No Time to be Cocksure, Nor a Time to Bend Over

Erna Solberg and Donald Trump have chosen very different strategies. Which is also an argument for participating in the debate about the political fight against the corona virus. Photo of Erna Solberg: Arvid Samland, SMK. Phtoto of Donald Trump: Shealah Craighead/The White House)
COMMENTARY: This is not a time to be cocksure, nor is it a time to bend over for political use of power. Various countries’ measures to counter the corona virus vary too much for that. Other than a joint desire for the world to manage through this virus attack, various countries’ measures vary from Donald Trump’s witchcraft to national state of emergency laws in Norway.

As citizens, we are obliged to obey and bend over for these very different national strategies, because all political measures are based on medical reasoning. We are left in the middle of the cannonade, pretty confused and often in despair, as one political attack on the virus is followed by the next. It is not the case, which is natural in the current phase, that medical experts agree on what measures are required. Nor is it the case that the decision-making authorities draw the same political conclusions based on the advice they are given.

Rather on the contrary.

On the edge of life’s ditches

That is why we both will and should participate in the political debate about the way forward towards a virus-free world. Medical boundaries are blown now, not the political framework around our democracy.

We will, for instance, care about political solutions that save business and industry if that also means that people on the edge of life’s ditches are sacrificed. Even before the corona virus hit, substance abusers lacked rights that the rest of us take for granted. If the weakest amongst us are pushed over the edge, or ignored, when salvage packages are handed out to business and those of us who have a job, it is our duty to ask questions about the allocation of such economic life vests.

We cannot save economic speculators while pushing those at risk over the edge  

Those who for various reasons are the ones managing current challenges the least well, because life was hard enough before the corona outbreak, have the same claim to attention as those whose interest organizations write public resolutions with caps lock.

Without political opposition, US President Donald Trump would still have insisted that the virus was a hoax, staged by political opponents who – for good reasons – wanted to leave him politically dead. That it was a flu that he, and he alone, was in full charge of. Now that his narcissistic approach has been broken down by the virus itself, and by an American health care system incapable of managing the pandemic that the President argued did not exist, he has moved his attacks onto Chinese authorities. It is no longer a Democratic virus; it is a Chinese one.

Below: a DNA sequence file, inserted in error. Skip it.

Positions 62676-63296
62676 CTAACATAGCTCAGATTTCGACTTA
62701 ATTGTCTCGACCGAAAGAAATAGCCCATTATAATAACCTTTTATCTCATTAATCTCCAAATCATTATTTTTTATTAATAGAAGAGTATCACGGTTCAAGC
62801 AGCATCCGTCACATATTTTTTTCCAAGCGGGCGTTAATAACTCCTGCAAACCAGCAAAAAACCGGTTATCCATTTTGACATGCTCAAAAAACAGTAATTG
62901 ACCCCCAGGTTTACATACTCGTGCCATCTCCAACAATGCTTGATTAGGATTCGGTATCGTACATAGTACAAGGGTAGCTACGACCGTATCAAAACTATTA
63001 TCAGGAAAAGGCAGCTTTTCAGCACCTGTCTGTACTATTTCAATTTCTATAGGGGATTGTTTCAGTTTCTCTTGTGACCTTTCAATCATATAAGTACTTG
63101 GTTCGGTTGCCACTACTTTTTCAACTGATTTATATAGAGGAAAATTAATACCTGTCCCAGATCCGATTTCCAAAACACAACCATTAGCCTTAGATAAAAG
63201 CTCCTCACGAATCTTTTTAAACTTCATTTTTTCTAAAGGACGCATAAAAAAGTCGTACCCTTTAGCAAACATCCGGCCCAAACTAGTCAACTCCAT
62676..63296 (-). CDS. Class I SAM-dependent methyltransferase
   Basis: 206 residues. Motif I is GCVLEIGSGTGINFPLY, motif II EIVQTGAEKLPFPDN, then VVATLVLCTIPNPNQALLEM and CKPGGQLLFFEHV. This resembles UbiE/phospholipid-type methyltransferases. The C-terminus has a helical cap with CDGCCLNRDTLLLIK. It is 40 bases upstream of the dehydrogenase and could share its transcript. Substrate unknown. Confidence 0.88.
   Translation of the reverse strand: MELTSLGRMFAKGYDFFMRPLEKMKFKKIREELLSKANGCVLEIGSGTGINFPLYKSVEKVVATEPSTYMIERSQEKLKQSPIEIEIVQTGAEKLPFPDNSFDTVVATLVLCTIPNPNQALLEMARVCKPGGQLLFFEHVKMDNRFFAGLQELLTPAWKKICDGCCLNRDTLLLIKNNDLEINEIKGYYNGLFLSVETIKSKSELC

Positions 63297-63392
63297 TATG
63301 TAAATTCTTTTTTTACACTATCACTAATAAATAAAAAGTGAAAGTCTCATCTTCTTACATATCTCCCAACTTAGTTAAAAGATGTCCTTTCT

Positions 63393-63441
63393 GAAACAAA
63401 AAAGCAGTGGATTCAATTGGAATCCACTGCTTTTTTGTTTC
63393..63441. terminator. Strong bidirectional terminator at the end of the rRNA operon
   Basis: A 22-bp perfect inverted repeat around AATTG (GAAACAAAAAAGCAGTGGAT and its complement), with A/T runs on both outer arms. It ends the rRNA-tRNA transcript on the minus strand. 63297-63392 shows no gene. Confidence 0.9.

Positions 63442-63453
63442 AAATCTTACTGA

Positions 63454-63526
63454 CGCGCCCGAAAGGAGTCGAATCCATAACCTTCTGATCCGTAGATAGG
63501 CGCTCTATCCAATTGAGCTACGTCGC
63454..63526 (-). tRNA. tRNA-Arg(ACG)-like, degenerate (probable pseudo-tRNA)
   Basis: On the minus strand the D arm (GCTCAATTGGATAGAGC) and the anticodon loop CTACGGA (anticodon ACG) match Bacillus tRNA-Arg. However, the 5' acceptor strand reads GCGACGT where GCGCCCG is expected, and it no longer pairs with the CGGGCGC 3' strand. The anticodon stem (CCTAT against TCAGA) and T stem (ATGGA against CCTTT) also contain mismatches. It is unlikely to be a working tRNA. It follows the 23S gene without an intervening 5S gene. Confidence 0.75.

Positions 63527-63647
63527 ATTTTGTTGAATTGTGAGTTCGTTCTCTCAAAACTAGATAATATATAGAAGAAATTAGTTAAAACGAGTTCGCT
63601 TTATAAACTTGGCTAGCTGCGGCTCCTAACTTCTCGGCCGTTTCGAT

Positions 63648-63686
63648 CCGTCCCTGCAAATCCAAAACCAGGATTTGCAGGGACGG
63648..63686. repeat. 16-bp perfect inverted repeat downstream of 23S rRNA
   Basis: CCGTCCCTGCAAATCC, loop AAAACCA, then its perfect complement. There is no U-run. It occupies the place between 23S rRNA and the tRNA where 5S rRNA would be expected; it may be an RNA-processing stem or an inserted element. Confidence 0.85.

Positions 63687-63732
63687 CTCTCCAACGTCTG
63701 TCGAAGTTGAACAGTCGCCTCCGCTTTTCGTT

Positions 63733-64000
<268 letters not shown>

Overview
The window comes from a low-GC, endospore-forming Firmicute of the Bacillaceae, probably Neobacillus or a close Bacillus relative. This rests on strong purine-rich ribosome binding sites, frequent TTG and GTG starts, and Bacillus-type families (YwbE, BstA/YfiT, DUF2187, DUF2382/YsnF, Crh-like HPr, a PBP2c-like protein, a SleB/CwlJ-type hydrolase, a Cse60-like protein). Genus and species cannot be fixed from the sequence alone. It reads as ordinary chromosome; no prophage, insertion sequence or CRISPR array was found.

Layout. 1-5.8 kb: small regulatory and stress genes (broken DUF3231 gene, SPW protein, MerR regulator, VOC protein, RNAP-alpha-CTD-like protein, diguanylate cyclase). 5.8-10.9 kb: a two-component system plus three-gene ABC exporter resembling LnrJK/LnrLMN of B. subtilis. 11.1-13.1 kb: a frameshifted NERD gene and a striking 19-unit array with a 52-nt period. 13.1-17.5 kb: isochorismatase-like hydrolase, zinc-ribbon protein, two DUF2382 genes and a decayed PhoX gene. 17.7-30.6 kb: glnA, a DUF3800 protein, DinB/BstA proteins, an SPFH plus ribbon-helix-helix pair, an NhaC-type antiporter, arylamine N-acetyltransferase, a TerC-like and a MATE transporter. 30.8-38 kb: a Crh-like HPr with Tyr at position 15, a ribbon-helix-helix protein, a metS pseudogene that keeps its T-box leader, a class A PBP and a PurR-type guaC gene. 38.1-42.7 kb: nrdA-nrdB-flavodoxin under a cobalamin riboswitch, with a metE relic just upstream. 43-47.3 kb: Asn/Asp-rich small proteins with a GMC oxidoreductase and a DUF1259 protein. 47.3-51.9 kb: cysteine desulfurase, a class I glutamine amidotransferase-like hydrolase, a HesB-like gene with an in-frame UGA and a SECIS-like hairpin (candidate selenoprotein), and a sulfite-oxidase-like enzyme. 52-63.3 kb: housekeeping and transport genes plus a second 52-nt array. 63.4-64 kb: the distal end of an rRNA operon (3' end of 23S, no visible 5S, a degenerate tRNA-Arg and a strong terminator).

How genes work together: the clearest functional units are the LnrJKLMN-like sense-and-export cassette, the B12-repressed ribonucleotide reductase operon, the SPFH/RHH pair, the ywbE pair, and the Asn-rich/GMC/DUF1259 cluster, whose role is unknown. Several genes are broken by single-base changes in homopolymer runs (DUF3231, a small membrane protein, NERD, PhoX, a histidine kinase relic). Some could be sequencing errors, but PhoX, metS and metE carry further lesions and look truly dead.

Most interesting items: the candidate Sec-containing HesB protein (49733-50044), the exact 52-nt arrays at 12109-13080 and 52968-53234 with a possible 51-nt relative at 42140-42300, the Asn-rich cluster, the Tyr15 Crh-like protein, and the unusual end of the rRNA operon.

In the end it was a combination of collapsing markets and fear of losing  power that forced the President to look for measures that work against the rising death toll in the  USA. Yet in Trump’s eyes, it is still about his outstanding efforts.

At the President’s last press conference, the media was once again blamed for the situation because the media did not acknowledge his tremendous effort.

State of Emergency exceptions

In Norway, the authorities respond far more proactively, even when it is politically controversial. Though ‘politically controversial’ may be taking it one step too far.

When the government currently proposes a proxy law that sets the constitutional principle of separation of powers aside, it happens without a broad political debate. Objections mainly come from lawyers, who nevertheless warn strongly against the consequences of such a law. That goes to stress the need for a political debate alongside the medical protection measures.

The various national measures range from political witchcraft to State of Emergency laws.

Just like I do not have the competence to influence medical assessments, nor do I yearn for political solutions that challenge democracy itself. The fact that something may appear to be medically rational does not make it politically acceptable.

Political scientists and lawyers do not interfere in the debate about infection protection measures. But we should listen to them when there is talk about introducing an emergency law that will have far-reaching consequences for the order of our society.

Secret group of doctors

And when a bunch of doctors; 2,500 according to Norwegian daily Dagbladet, which revealed the story, hide behind secret Facebook accounts while they aim their guns at the political authorities, that is a strategy that calls for political discussion. Using a lawyer as their spokesperson, they manage to convince Dagbladet that they are indeed doctors and that they do know what they are talking about.

That they know what they are talking about when they want legislation that enables the government to edit Norwegian news media.

Neither Dagbladet nor the spokesperson for the secret doctor group say anything about how and amongst whom this and other radical proposals have been discussed. Nor do they say why medical personnel feel competent to set the freedom of the press aside.

Such measures, everything from extensive proxy laws to state control over the media, are a common strategy in regimes with which Norway bears little or nor resemblance. But the reasoning is the same: A measure required in order to control a complicated political agenda.

Just as we, journalists, cannot claim to hold medical competence should health personnel be given authority when it comes to democratic rights.

Now, many would argue that we journalists interfere with things we do not understand.

That may be so. But it is our damned duty to challenge political authority – also during a national crisis.

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